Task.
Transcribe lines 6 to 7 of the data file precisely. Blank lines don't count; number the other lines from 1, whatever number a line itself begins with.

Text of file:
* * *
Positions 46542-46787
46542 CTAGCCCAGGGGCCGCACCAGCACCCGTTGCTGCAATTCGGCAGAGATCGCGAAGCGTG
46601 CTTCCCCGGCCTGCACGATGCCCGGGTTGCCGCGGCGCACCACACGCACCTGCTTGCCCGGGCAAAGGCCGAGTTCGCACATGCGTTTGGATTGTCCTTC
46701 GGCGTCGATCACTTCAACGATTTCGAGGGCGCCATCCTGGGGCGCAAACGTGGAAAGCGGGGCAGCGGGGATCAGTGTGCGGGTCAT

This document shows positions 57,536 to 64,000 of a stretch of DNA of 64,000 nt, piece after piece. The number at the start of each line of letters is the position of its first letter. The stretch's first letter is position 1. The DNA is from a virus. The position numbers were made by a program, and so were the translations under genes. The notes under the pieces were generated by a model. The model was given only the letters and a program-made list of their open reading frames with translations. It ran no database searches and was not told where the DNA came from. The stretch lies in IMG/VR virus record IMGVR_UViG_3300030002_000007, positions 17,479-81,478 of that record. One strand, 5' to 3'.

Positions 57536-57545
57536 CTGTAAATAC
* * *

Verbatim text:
Positions 57536-57545
57536 CTGTAAATAC